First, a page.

Assigning responsibility for the sequestration “crisis” is a tricky business. The president has been doing a great job blaming the Republicans. But there’s a question about Obama’s role in the whole affair.
Watergate star reporter Bob Woodward created a mini firestorm last week with his article in the Washington Post suggesting that the idea for sequestration originated in the White House.
“Obama personally approved of the plan for Lew and Nabors to propose the sequester to Senate Majority Leader Harry Reid (D-Nev.). They did so at 2:30 p.m. July 27, 2011, according to interviews with two senior White House aides who were directly involved.”
Woodward complicated matters when a follow-up article in the Post last week said Woodward felt “threatened” by a senior White House aide. Once the emails between Woodward and the White House aide were made public, many decided Woodward was overplaying his hand even though the memo he received did say that Woodward would regret writing his article for the Post.
MSNBC and other media outlets made the focus of the whole affair Woodward’s paranoia to avoid discussing the substance of the White House’s role in recommending the sequester.
So whose idea was it anyway? That issue might be lost in “the fog” of the political war. However, what is clear is that in the months following, the president clearly threatened a veto if House Republicans did anything to stop the automatic sequester he helped arrange.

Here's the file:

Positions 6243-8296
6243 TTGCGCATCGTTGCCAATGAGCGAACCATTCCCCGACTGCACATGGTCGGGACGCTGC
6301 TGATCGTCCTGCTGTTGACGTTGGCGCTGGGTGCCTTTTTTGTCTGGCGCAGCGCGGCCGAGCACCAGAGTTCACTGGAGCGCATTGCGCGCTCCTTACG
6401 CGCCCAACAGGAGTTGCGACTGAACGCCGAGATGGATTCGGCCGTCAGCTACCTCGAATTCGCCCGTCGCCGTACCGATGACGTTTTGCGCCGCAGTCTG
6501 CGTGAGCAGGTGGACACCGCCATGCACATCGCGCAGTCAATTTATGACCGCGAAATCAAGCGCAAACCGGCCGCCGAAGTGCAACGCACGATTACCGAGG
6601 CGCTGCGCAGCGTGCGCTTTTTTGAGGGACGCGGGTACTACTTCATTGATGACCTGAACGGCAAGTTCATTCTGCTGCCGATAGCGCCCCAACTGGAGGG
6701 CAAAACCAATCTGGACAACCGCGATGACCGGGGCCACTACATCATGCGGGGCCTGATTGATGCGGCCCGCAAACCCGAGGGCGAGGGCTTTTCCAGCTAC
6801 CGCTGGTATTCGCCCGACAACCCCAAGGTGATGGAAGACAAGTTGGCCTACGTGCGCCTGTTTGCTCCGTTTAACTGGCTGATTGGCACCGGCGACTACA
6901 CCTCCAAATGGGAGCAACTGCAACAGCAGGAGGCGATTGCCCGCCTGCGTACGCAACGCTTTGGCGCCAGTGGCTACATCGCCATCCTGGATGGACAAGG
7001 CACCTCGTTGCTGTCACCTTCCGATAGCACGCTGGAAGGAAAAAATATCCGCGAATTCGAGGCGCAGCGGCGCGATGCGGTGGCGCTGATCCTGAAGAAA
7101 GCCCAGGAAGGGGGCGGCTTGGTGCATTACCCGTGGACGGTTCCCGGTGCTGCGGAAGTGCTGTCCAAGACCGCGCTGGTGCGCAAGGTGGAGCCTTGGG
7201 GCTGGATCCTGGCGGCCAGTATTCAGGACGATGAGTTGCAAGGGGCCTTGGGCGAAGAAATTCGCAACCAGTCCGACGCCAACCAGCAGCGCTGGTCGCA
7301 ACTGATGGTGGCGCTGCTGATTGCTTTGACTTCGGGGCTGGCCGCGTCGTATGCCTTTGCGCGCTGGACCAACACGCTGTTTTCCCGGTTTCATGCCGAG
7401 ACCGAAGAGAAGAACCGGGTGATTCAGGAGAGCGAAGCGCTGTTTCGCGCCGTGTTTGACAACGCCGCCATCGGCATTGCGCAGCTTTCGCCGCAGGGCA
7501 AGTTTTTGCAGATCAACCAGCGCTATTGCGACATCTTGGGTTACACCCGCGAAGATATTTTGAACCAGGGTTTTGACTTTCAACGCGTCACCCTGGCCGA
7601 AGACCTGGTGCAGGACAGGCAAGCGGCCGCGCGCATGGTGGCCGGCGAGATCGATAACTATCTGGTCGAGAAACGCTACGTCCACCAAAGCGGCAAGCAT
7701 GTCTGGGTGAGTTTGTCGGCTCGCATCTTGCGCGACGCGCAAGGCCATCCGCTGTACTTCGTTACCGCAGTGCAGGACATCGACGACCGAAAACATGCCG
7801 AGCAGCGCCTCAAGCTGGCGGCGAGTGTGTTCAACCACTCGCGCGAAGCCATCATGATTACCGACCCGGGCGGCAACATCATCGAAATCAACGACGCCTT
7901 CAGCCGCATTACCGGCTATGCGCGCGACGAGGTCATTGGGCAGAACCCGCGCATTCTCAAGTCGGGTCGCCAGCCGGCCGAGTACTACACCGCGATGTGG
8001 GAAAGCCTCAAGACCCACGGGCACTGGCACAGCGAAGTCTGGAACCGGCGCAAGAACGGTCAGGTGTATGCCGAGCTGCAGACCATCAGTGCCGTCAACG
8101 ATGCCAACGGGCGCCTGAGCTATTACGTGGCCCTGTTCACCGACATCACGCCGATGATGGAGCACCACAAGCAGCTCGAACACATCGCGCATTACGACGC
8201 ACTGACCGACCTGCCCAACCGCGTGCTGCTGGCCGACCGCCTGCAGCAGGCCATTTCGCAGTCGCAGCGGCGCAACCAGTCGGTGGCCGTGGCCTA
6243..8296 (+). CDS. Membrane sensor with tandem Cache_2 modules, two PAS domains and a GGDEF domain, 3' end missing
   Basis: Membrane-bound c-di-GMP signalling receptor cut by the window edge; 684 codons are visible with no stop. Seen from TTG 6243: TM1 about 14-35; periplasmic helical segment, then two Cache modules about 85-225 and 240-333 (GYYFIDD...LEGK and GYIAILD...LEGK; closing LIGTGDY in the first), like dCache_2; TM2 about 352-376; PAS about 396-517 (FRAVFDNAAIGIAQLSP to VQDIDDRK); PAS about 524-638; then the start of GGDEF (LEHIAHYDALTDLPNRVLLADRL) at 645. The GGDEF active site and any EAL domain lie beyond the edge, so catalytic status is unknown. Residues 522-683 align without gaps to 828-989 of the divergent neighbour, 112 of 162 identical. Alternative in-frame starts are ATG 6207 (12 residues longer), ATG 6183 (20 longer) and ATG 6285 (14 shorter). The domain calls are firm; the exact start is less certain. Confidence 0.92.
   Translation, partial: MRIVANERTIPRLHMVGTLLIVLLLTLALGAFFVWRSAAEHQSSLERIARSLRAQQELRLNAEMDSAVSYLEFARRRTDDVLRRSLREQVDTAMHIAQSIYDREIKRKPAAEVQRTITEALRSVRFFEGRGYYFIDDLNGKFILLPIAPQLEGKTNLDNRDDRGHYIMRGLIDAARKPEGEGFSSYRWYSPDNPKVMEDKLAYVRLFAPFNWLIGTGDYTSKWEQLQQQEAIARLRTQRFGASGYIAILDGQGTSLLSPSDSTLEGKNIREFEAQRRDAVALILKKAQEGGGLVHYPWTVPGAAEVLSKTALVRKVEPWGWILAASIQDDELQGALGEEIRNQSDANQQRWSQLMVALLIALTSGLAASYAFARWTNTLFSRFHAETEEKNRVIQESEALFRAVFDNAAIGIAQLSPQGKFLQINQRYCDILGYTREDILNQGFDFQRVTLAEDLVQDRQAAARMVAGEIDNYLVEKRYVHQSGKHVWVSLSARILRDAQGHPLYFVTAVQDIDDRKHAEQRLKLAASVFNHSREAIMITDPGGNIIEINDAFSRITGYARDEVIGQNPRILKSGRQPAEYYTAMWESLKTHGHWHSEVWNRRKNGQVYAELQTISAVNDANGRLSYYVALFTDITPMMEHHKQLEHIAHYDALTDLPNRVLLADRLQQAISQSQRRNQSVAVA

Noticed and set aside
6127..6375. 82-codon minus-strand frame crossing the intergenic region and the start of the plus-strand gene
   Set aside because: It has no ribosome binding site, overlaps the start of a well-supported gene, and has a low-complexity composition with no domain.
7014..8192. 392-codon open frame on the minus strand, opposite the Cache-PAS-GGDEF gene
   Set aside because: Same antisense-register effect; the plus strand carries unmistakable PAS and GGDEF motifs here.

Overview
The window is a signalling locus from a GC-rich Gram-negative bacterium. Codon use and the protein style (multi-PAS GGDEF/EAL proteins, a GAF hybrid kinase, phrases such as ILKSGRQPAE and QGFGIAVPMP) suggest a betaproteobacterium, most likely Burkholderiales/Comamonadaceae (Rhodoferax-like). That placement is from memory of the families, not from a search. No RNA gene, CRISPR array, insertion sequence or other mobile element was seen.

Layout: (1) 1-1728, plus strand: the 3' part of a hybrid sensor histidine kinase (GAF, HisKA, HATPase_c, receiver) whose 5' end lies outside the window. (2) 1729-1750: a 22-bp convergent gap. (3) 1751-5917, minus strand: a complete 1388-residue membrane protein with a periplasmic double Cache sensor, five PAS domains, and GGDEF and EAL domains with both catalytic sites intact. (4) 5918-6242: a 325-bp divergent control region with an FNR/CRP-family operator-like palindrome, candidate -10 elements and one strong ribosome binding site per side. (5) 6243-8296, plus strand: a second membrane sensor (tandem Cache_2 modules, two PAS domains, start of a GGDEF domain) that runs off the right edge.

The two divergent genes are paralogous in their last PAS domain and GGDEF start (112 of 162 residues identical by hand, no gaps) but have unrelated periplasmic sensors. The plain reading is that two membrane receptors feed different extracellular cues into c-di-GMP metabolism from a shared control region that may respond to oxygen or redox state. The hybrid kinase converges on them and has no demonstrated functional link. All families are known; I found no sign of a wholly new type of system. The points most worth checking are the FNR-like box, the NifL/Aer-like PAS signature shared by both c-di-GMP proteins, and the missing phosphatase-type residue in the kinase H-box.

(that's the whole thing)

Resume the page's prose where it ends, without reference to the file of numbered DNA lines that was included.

At a White House press conference on Nov. 21, 2011, the president said, “Already, some in Congress are trying to undo these automatic spending cuts. My message to them is simple: No. I will veto any effort to get rid of those automatic spending cuts — domestic and defense spending. There will be no easy off ramps on this one.”
Now, his supporters would like us to believe that he said no such thing. They would like to take the “off ramp” and leave the blame on the Republicans.
Apparently, the president was for the sequester before he was against it. Whatever is expedient politically at any given time is his tactic. During the campaign, we were told that Mitt Romney was the big flip-flopper.
What does all this suggest? It suggests that the president is not really serious about the sequester cuts. After all, when the Senate voted on a Republican-sponsored option last week to give the President absolute power on exactly what to cut, the White House threatened to veto that, too, and Senate Democrats took him off the hook by quickly defeating the bill. This is the same Democratic-controlled Senate that hasn’t passed a budget in four years.
The president’s lack of leadership is clearly evident by his grandstanding and demagoguery on the issue. Rather than trimming useless federal bureaucracies, attacking government fraud or helping to identify any number of downright wasteful government projects, he tells us that the target of the cuts will be police officers, firefighters and air-traffic controllers.
We can conclude one thing. The president’s goal is political gain. He doesn’t really want to end the sequester. Rather than working to resolve this crisis, which he helped manufacture, he aims to discredit the Republican Party. His eye is on the 2014 mid-term elections, not the impact of the budget cuts.
This is Chicago-style politics. It worked well there. Thanks to this president, we are all Chicago now.
George Michael, who lives in Williamsport, is a former principal of Grace Academy. His email address is email@example.com.